11. Agree. And the RoR flash cards are quite useful, as well as being able to regurgitate the rules verbatim you also have to understand their application, so it's worth a couple of different books, one to just lern the words from and one that puts them in context and gives scenarios.
     
  12. No disagreement from me. Twenty years ago GPS, in the form of a Trimble hand held, was a special fit, just shy of ten years ago I had an OOW lose it with me over the fact that QYF had an intermittent problem (scintillation was the eventual conclusion) and he needed it to navigate with. He really lost it when I slapped a radar fix on the chart for him. Fixation with the technology does seem to have accelerated of late with forward facing displays and WECDIS though.
     
  13. ltcootb. I agree that in today's electronic age only a ludditie or a numpty would not use the electronic means when available, but I would have expected that the handraulic process would also be tought, as I said I had to do spherical trig despite actually using sight forms and tables of computed altitude and azimouth (which you can download for free these days from NOAA). On the looking out the window, I wholly agree with you, I often have arguements on yotty groups about taking resposibility for ones own safety, not relying on the ROR or radar etc to save you and alert others to your presence. There is no substitute for a good lookout.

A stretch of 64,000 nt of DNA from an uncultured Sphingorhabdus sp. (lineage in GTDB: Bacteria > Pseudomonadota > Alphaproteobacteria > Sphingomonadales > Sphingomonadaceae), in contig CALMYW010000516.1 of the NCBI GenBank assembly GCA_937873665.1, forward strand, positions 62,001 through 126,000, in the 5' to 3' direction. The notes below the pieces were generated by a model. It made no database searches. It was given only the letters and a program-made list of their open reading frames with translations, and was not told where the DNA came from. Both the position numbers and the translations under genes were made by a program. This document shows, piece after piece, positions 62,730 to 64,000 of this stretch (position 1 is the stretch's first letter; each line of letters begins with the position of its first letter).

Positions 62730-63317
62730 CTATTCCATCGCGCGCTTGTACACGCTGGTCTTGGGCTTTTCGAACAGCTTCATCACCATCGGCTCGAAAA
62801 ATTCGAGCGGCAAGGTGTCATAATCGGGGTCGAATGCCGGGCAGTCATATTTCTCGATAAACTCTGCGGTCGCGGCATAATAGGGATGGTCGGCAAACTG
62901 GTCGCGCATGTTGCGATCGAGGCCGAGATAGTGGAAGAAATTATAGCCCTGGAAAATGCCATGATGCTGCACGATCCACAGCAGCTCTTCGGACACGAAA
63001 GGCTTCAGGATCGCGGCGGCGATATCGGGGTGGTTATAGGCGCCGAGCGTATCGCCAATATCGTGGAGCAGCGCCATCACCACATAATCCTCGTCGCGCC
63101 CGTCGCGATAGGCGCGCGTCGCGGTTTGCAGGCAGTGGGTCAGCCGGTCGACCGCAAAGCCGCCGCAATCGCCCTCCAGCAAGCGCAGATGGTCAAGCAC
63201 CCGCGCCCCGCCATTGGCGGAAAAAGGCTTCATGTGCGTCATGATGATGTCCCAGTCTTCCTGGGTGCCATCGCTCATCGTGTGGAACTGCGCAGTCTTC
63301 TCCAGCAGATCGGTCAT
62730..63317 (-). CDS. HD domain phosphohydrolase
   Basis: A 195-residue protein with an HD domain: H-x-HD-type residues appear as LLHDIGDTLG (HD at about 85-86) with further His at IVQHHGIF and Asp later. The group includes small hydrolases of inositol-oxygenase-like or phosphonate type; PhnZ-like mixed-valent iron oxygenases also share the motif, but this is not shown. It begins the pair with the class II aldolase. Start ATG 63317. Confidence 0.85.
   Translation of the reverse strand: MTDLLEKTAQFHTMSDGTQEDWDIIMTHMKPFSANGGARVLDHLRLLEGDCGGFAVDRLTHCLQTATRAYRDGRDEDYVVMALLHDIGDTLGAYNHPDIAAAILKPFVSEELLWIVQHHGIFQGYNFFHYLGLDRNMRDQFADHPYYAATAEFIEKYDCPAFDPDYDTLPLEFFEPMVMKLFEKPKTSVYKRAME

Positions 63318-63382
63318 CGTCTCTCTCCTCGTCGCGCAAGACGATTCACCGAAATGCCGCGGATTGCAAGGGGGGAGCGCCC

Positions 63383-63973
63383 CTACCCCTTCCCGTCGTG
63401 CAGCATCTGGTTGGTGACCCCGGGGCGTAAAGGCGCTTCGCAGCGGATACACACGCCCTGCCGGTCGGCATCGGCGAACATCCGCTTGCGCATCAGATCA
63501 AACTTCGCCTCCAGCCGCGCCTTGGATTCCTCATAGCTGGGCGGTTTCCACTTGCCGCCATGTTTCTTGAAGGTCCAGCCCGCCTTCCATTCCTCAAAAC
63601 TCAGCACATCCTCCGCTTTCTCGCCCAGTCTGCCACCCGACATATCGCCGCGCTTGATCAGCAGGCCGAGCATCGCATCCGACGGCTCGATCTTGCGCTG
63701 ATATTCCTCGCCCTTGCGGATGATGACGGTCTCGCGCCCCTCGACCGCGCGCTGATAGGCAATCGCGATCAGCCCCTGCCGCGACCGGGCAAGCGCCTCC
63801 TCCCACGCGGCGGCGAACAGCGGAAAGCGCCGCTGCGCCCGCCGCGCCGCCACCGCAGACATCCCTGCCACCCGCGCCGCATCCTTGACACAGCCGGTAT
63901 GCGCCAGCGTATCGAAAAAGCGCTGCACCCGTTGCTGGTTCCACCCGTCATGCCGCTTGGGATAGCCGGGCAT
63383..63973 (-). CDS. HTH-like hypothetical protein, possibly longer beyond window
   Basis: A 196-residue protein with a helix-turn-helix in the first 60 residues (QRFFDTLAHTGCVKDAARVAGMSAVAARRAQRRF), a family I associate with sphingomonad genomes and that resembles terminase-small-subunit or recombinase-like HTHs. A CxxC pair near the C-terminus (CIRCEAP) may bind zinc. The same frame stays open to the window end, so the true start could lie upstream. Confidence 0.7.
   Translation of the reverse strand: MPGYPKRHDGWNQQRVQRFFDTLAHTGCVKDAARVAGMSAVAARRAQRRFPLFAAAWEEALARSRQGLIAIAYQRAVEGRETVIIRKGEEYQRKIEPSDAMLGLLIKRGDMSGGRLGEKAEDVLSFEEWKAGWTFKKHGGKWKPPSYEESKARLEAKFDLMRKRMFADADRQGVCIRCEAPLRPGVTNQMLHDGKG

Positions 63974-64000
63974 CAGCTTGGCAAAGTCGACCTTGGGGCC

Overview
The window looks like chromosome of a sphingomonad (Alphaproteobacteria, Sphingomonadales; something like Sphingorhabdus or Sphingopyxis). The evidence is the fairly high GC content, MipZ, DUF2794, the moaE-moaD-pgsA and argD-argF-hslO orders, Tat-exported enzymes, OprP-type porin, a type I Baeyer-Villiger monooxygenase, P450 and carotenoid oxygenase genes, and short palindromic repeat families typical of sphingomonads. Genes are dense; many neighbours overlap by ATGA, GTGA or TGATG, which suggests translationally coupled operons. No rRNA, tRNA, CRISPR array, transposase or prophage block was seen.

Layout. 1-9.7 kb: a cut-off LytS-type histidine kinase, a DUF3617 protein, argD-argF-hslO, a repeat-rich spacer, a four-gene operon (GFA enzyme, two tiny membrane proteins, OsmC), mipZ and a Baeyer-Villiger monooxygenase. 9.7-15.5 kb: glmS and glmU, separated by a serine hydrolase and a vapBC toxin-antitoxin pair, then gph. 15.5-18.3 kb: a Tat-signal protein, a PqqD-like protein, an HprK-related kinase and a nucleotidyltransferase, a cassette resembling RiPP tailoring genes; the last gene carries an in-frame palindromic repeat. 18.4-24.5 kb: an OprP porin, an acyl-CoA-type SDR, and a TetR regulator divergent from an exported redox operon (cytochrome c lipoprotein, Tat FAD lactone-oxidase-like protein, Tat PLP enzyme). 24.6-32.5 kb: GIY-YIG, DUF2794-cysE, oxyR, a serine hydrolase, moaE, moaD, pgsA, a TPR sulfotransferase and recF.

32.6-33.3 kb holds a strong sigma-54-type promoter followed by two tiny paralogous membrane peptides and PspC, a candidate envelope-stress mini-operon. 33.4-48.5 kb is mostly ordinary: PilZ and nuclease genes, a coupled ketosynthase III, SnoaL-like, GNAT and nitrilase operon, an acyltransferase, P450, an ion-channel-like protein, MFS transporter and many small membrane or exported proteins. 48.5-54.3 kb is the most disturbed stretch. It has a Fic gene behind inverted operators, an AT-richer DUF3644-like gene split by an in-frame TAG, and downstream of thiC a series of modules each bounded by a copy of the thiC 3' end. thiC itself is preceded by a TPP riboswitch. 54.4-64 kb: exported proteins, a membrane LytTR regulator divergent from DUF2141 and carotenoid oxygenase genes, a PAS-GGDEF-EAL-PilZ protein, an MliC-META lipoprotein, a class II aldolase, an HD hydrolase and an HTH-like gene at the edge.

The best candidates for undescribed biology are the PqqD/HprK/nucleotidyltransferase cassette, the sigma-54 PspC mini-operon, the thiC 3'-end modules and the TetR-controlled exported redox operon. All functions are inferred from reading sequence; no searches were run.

14. scintilllation - now there's a good word!!!!!
     
  15. Ninja_Stoker

    Ninja_Stoker War Hero Moderator

    It is indeed.

    Looks a bit longer than I seem to recall, too.
     
  16. If you are Warfare anything Rule of the Road (International Regulations for the Prevention of Collisions at Sea) will be a help, the more you know pre-BRNC the better. The Navigation can be questionable, on the basis that some chaps had learnt bad habits and methods not used here, so they had to completely re-learn the Navy's way.

    However, if you are pre-AIB, focus on the AIB first, and RoR after.
     
  17. Ninja - oops. :oops:
     
  18. lets be honest, as a WE it's not hard to confuse a PWO (the irony is painful!). Anyway, sporadic-E is a true reason why HR can go duff.....
     
  19. sorry slightly off topic

    ninja - from what you mention above about RYA 'day skipper ticket' if i go into AIB saying (as i am) that i work on yachts, am ticketed up to the max, and have been doing so for years are they going to test me on RoR? my knowledge is all the practical, can't remember the numbers or the wording (neither can my skipper who has been running 100+fters for 40 years. is that a problem? Im sure they wont be that harsh but worth checking
     
  20. guilty. most of us civvie hacks are. been on my current boat for 5months full time and think the paper charts are somewhere, not sure where. slide rule? whats that? passage plan, um click here and here and press enter

    i hate and love it at the same time!